I have recently taken to writing letters to friends and family. It really is a cheery thing to do for both sender and recipient. There’s something joyful about a handwritten envelope plopping onto the mat in an amongst the detritus of flyers and circulars. Most bills tend to be paperless nowadays. It is a welcome treat usually reserved for occasions such as birthdays and Christmas. With the prevalence of email, social media and messages, even these are significantly reduced. A letter is not only a vehicle for hearing someone’s voice but a thing to be treasured and revisited.
Postcards also seem to be a thing of the past. I can recall the delight of receiving cards displaying golden sands and the dubious saucy seaside postcards, with their ‘double entendre’s’ sailing over my innocent, young head, causing much mirth and embarrassment in equal measure.
The pandemic has meant a return of sending cards “just to say…” but a letter can be so much more personal. An opportunity to talk about what’s going on, ask questions and connect.
I have included quizzes in my letters to grandchildren focusing on the family, ‘loves and loathes,’ which have been really well received and reached a surprisingly competitive level, resulting in leader boards. The fusion of old versus new in the form of facetime for answers has led to much hilarity and dispute about what is “correct.” It has also served as an avenue for family anecdotes, sharing memories and reflection on those no longer with us in a celebratory way.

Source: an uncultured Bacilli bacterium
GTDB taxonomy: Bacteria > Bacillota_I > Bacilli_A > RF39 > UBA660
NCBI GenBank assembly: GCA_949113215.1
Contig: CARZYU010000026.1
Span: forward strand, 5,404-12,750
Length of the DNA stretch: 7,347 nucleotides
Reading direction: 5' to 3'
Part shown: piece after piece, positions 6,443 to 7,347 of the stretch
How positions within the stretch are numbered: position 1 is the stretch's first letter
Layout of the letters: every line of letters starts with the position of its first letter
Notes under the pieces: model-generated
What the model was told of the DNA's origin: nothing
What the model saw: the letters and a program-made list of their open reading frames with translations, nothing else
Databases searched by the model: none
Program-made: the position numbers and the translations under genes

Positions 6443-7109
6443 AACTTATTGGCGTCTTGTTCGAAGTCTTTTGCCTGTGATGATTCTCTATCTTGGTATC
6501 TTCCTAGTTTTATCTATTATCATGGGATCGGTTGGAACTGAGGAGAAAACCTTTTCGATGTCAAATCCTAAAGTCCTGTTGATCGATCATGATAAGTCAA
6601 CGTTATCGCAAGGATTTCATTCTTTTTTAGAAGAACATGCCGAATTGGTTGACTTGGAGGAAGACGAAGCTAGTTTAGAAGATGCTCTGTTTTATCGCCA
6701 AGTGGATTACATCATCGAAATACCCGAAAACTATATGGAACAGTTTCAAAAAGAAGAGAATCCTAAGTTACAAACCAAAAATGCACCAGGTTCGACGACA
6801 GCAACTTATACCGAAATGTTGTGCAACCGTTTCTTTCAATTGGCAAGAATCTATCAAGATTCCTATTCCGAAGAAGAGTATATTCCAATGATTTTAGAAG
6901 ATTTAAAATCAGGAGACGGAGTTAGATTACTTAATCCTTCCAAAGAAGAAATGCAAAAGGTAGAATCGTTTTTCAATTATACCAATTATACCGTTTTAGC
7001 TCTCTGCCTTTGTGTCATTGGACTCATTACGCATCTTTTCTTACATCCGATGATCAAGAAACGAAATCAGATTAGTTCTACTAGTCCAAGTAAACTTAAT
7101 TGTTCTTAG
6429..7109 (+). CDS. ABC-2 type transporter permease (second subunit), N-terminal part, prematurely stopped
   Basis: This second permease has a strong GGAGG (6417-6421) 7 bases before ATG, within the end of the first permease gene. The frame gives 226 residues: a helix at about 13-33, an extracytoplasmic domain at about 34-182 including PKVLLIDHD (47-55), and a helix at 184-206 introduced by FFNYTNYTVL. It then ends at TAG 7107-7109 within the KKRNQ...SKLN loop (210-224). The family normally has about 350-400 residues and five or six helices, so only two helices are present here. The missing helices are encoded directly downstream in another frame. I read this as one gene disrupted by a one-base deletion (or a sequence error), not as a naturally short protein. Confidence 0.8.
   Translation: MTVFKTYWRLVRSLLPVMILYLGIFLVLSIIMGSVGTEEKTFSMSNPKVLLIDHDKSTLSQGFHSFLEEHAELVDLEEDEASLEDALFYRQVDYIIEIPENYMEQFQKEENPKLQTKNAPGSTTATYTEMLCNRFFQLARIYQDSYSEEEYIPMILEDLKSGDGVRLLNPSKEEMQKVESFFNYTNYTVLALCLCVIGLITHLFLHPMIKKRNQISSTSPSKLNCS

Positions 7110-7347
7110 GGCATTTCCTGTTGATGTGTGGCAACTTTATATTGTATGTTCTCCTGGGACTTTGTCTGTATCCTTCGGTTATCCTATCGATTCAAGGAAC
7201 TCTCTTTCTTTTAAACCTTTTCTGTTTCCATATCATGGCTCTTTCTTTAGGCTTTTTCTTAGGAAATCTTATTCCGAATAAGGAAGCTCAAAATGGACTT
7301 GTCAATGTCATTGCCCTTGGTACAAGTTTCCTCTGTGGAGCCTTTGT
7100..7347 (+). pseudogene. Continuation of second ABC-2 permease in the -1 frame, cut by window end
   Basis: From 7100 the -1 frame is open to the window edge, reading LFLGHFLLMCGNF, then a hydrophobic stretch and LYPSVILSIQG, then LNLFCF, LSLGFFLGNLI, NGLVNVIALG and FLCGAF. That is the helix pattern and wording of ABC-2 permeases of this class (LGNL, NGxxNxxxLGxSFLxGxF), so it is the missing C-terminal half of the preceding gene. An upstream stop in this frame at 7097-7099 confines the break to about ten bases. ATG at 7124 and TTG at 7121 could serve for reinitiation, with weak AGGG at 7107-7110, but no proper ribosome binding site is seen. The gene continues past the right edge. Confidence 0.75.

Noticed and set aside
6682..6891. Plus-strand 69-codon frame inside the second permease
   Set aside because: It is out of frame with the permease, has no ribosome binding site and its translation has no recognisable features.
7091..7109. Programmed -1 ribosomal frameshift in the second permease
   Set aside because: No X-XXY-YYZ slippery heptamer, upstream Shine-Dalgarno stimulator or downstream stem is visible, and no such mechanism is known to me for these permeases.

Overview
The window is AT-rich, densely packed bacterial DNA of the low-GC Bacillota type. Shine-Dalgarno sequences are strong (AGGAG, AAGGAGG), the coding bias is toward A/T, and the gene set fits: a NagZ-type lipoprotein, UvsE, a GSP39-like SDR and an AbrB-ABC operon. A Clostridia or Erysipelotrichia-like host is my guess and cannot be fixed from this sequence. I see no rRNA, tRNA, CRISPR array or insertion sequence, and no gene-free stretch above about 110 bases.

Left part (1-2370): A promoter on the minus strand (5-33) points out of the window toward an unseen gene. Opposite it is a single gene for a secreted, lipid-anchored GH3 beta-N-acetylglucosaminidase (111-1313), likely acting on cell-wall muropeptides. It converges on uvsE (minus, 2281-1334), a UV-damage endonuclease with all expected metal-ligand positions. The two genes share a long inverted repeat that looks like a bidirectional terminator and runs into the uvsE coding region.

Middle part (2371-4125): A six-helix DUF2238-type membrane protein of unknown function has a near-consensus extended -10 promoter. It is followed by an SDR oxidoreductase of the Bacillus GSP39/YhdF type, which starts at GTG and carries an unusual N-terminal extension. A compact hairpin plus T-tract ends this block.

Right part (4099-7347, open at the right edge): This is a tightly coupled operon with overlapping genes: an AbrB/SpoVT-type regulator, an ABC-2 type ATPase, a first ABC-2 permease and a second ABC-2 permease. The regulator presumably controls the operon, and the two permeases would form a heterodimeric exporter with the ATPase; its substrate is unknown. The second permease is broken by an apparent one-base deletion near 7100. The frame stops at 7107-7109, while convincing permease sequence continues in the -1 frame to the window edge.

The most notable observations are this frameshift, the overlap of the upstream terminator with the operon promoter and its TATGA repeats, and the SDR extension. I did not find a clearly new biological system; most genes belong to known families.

During childhood the thrill of receiving a blue envelope emblazoned with “Par Avion” containing almost see through, delicate blue writing paper was second to none. Pen pals were commonplace and often organised through school. I delighted in correspondence with a girl from Provence, both cackhandedly attempting to relay information about our lives in the other’s mother tongue.
It’s easy to forget that let alone the absence of mobile phones, landlines were an extravagance, one which my grandparents never saw the need for. Weekly letters were exchanged updating my grandfather of my news. Admittedly the letters to my mum from him tended to read like a weekly obituary column. Prior to the pandemic schoolchildren were encouraged to write to older people residing in care homes which to me is a gift for all involved. Conversing with someone who has a raft of stories is an authentic living history lesson and brings validation to lived experiences. Win, win.
In the absence of letter writing, journaling is widely accepted as being beneficial for improving mental and emotional health. This being the case sharing thoughts and feelings with people of trust can only be helpful. There is also the added motivation of the anticipation of a response and it ticking the box of social connection.
The challenge I have encountered when handwriting letters is on one hand ensuring my giant sprawling handwriting is legible but equally realising how much I rely on emoji’s at the end of a sentence. (Hands over eyes and laughy face.) Stickers, Gif’s and emoji’s are an instant response or reaction to someone and acknowledge what they are saying but imagine the value of a letter. It doesn’t matter if the moment or issue has passed the sentiment is there and greater.
Random acts of kindness in the form of thoughtful gifts being posted out has multiplied but a personalised note letting someone know you are thinking of them is cheaper yet can have just as much meaning and worth.